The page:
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Yuliya Zaripova May Lose Steeplechase Gold Medal

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Yuliya Mikhailovna Zaripova, the Russian middle-distance runner who specializes in the 3000 metres steeplechase event, faces being stripped of her gold medal from the 3,000m steeplechase at the 2012 London Olympics. The doping case of Zaripova was based upon irregularities in her Athlete Biological Passport (ABP) profile.

Yuliya Zaripova

The gold of Zaripova would become the fourth London Olympic medal to be reallocated and the second gold after that of Nadzeya Ostapchuk, the Belarusian shot putter.

Yuliya Zaripova was banned by the Russian anti-doping agency for two and a half years after she tested positive for a banned drug. The suspension was backdated from July 2013 that leaves Zaripova eligible to compete in next year’s Olympics in Rio de Janeiro. Russia's anti-doping agency said the results of Zaripova would be annulled for parts of 2011 and 2012, dates which include her Olympic victory but not her world championship gold medal in 2011.

In another development, Olympic heptathlon bronze medalist Tatyana Chernova was also banned by Russia's anti-doping agency. Chernova was caught in a retesting of drug samples from the 2009 world championships. It was disclosed by RUSADA that Chernova had tested positive for the banned steroid Oral Turinabol when a sample from the 2009 world championships was retested. She was given a two-year ban backdated to 2013, with results annulled between August 2009 and August 2011 but she was allowed to keep her 2011 world title.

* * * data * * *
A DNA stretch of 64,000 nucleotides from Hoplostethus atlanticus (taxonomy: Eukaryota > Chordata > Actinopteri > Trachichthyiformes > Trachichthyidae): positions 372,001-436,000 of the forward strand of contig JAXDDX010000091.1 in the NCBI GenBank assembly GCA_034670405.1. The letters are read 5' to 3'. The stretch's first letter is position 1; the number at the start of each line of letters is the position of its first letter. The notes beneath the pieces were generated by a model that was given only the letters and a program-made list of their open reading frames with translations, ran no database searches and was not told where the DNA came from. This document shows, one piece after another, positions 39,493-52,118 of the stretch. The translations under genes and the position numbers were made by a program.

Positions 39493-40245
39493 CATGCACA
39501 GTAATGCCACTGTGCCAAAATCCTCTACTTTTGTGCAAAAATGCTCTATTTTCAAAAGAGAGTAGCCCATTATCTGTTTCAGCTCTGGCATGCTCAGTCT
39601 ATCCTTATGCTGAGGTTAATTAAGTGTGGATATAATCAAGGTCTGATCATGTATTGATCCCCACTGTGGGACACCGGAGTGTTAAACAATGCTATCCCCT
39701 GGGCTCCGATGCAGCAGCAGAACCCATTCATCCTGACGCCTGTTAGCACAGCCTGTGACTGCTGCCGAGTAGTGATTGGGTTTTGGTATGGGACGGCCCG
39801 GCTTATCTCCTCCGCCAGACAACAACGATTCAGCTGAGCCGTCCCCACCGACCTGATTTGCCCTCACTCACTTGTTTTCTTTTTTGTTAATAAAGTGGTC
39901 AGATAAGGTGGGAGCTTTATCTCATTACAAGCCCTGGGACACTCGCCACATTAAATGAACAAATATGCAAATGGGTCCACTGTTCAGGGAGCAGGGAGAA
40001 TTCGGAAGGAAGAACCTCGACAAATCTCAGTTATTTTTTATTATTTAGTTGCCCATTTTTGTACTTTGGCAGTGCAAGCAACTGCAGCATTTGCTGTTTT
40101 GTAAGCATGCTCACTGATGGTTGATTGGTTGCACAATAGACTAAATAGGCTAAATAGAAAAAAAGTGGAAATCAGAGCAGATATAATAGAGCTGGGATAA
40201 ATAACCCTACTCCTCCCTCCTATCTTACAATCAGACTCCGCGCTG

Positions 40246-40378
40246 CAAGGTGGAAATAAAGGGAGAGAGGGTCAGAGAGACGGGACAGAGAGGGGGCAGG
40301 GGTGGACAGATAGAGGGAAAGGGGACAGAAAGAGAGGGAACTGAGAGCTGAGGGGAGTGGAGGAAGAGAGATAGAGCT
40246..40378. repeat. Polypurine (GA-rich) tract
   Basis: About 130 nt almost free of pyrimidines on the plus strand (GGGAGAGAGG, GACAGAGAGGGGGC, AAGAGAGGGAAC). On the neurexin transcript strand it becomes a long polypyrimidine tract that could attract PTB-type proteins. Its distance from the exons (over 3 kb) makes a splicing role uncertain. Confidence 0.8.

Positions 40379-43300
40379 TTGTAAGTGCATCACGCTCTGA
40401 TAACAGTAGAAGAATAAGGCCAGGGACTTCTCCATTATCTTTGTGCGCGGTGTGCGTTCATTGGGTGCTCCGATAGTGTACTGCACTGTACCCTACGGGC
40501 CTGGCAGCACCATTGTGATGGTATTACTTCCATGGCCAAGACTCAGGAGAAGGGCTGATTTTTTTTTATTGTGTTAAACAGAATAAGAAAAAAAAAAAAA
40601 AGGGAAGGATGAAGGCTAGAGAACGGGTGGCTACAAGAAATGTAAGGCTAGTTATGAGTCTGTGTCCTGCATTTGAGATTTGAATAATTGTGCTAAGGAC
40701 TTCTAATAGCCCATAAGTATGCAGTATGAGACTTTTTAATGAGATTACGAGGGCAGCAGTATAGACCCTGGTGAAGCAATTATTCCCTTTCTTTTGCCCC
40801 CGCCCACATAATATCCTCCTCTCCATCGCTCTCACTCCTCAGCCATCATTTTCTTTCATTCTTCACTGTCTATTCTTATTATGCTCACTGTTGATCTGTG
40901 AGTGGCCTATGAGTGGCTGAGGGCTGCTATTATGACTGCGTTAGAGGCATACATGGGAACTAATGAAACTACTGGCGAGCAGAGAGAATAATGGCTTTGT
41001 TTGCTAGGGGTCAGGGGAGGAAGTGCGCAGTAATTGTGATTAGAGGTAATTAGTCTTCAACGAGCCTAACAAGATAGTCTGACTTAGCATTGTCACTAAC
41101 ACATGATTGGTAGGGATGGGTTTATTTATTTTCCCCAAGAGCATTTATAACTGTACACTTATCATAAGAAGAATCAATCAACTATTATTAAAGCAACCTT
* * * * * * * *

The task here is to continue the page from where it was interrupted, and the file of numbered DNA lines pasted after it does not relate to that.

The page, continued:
Recently, the Russian Anti-Doping Agency (RUSADA) banned three Russian Olympic race walking champions - Sergei Kirdyapkin, Valery Borchin and Olga Kaniskina - for abnormal indexes of haematological profiles in their biological passports.

Valentin Maslakov has already resigned as chief coach of Russian athletics, a post he had held since 2007.

After the suspensions were announced, the Russian athletics federation president, Valentin Balakhnichev, announced that he could submit his resignation at a board meeting on 17 February. Balakhnichev, a member of the ruling Council of IAAF since 2007 and a former vice-president of European Athletics, was the national athletics coach of the Soviet Union between 1978 and 1984.

The 65-year-old has been under pressure ever since a German documentary claimed that 99 percent of Russian athletes have been taking illegal performance enhancing drugs. The documentary featured serious allegations by 800 meters runner Yulia Stepanova, who has also been banned for a doping violation, and Vitaly Stepanov (her husband), who had worked for RUSADA between 2008 and 2011. It was also alleged that Liliya Shobukhova, the second fastest marathoner in history, paid $450,000 (£300,000/€400,000) to avoid a doping ban. Liliya was a three-time winner of the Chicago Marathon and London Marathon champion in 2010 before her results were annulled. In the documentary, 800-meter gold medal winner Maria Savinova and bronze medalist Ekaterina Poistogova were recorded admitting to taking banned substances. They have not been suspended and remain free to compete.

In a statement, the International Association of Athletics Federations said the doping cases of Zaripova and Chernova are the latest illustration of the robustness of the IAAF anti-doping program.

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Written by
Albert Wolfgang is a professional medical writer with over 20 years of experience. He hold multiple personal training certifications, including the coveted NASM and AFAA certificates. He graduated with honors with a B.S. and M.S. in biochemistry with a minor in physical studies. Albert and his team have trained over 100 IFBB professional bodybuilders, including Hollywood stars and many up and coming fitness stars.

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